Debt bomb of Indian Railways!


A debt bomb is ticking against the Indian Railways, which if not taken care of on a war footing, has the potential to drown this behemoth under a never-ending debt trap. According to a RTI reply to journalist Shashikant Sushant, the Ministry of Railways has said that as on December 31, 2015, the debt burden from domestic market borrowings through its financial arms, Indian Railways Finance Corporation (IRFC) was Rs. 82,961 crore, Rs.37, 309 crore tied up from multilateral sources like World Bank, Asian Development Bank and Japan International Cooperation Agency (JICA), and Rs. 150,000 crore from Life Insurance Corporation of India (LIC). This viewed together with Rs.100, 000 crore tied up with Japan for building 500 kilometer long Mumbai-Ahmedabad high speed bullet train over the next six years, comes to a total gargantuan sum of Rs.370, 270 crore. This considered in the light of a massive investment of Rs.8.5 lakh crore proposed by the NDA Government under the stewardship of Railway Minister, Suresh Prabhu over the next five years, is indeed a debt trap for Indian Railways.
In the current scenario, Indian Railways is losing both passenger and freight traffic consecutively for the last five years. At the same time cost of rail services has gone up by over 15 per cent. This along with the implementation of the 7th Pay Commission awards from January this year (2016) will make a bonfire of railways finances. Unless the General Exchequer intervenes, Indian Railways is doomed as its entire plan may go haywire. Added to this, in the absence of internal surplus due to the Seventh Pay Commission implementation, the borrowed component of five-year outlay of Rs.8.5 lakh crore will come to Rs.4 lakh crore, as analysed by economic observers. Accordingly, future interest payment on such a huge borrowings, as calculated by experts, will go up to Rs.35, 000 crore. Any surplus so generated through internal mechanism and economic recovery will be eaten up by annual debt servicing burden.
According to sources in the Ministry of Railways, until 2010-11, when the over all Indian economy was still growing at 9 per cent annually, railways finances worked at a predictable pattern: 48 per cent from the General Exchequer as the budgetary support, 28 per cent from the internal resources and remaining 24 per cent from market borrowings. This broad mix of funding railways projects was sustainable, said the sources. Now in the current scenario of economic downturn, that broad mix of financing railways has dramatically and dangerously altered. Internal surplus has almost disappeared following slowing of economy, resulting in low freight traffic growth. With the 7th Pay Commission implementation, future funding is most likely: 50 per cent from the Government of India budgetary support and 50 per cent from market borrowings, since hardly any surplus will be left. This points to potential debt crisis staring at the Chartered Accountant Railway Minister Suresh Prabhu in the current NDA Government. To him the buzzword is ‘investment’, ‘investment’ and ‘investment’ only.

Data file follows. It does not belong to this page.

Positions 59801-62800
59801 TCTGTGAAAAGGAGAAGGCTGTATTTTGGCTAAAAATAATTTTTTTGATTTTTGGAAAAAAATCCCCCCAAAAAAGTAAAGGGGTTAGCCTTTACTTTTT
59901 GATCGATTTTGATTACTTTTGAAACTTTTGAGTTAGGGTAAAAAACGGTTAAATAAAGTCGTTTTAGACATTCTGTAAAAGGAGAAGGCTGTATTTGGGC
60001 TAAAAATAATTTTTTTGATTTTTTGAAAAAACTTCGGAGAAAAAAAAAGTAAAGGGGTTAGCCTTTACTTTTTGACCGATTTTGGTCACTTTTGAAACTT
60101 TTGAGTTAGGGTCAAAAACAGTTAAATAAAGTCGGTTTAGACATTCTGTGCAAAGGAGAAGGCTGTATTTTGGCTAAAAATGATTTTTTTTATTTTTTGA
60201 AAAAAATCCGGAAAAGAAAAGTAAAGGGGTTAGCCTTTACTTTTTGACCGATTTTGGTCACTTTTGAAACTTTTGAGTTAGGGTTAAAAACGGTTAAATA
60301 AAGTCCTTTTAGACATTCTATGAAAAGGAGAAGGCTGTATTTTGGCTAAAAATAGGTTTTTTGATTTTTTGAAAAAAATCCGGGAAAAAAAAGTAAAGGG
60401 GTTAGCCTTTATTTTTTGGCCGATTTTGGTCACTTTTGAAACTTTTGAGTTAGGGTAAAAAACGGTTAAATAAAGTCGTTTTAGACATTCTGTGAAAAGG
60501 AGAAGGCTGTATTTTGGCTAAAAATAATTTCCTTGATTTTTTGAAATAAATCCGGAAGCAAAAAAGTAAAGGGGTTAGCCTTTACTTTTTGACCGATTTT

In the current scenario when the private investment in the railways is not forthcoming as it is not profitable to it, dependence on borrowings (debts) from market and other sources will lead the Indian Railways to a heavy debt trap, from which it may not be easy to come out. Although the Ministry of Railways has not given complete information regarding total debt and annual debt servicing in the current spree of dilution of the people’s sovereign right to information under the RTI Act, 2005 during the first two years of the present regime, one can easily surmise the likely debt burden of Indian Railways, which is frightening and a potential debt trap for railways, and a burden on the future generation.
If the ticking debt bomb is not taken care of right now, it may drown the railways altogether under a debt trap, resulting in increased rail service costs to the nation, a road map for its ultimate privatisation, notwithstanding disclaimer by the NDA Government. Railways efficiency is all time low, given the fact that the NDA Government has not passed the benefits of low cost diesel to the users despite a professed Fuel Adjustment Costs policy in vogue. There is already warning from a well considered report headed by A.C. Paulos, a former Financial Commissioner of Railways, earlier in 1993-94, which spoke at length of debt trap of Indian Railways, if certain do’s and don’ts, as considered by then financial wizards of railways, were not followed!

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